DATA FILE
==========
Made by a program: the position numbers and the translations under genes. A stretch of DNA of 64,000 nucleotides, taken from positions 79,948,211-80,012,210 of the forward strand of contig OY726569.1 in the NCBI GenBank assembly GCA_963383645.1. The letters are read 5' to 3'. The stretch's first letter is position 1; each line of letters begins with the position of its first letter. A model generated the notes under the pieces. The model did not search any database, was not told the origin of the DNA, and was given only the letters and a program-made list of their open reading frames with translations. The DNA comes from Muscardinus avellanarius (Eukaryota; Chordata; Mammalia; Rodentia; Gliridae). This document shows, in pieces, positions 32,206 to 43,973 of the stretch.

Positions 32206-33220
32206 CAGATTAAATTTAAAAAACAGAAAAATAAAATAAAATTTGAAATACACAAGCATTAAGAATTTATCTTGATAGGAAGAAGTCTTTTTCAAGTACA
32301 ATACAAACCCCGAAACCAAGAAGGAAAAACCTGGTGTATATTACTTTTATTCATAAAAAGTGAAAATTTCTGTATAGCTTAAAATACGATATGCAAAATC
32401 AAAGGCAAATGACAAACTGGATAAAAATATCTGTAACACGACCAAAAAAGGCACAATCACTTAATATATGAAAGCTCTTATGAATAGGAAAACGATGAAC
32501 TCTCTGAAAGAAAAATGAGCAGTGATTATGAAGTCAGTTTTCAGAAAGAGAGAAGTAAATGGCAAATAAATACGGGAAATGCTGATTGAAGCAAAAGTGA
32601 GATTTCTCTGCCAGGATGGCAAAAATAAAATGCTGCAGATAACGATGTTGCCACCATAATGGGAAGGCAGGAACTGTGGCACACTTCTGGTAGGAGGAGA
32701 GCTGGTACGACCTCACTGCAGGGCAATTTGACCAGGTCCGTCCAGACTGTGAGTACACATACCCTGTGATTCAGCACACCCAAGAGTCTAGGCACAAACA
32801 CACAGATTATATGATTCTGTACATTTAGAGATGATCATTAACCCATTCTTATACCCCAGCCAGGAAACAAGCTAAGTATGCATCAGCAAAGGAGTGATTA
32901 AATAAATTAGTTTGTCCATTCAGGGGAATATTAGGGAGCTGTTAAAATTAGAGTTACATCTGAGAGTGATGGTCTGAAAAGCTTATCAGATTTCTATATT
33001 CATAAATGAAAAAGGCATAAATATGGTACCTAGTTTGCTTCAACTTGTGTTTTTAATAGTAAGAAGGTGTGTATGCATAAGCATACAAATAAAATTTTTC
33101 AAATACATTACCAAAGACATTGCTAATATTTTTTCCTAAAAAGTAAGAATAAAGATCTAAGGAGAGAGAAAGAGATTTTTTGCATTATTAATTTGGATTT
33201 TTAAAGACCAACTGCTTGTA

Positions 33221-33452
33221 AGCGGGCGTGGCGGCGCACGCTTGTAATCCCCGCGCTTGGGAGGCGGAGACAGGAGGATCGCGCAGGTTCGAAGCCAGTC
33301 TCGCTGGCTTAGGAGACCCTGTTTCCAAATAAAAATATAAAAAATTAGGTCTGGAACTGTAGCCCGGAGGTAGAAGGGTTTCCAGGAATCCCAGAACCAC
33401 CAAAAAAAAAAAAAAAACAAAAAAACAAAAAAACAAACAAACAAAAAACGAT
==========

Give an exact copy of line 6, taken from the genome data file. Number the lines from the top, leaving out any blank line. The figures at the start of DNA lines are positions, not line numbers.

32501 TCTCTGAAAGAAAAATGAGCAGTGATTATGAAGTCAGTTTTCAGAAAGAGAGAAGTAAATGGCAAATAAATACGGGAAATGCTGATTGAAGCAAAAGTGA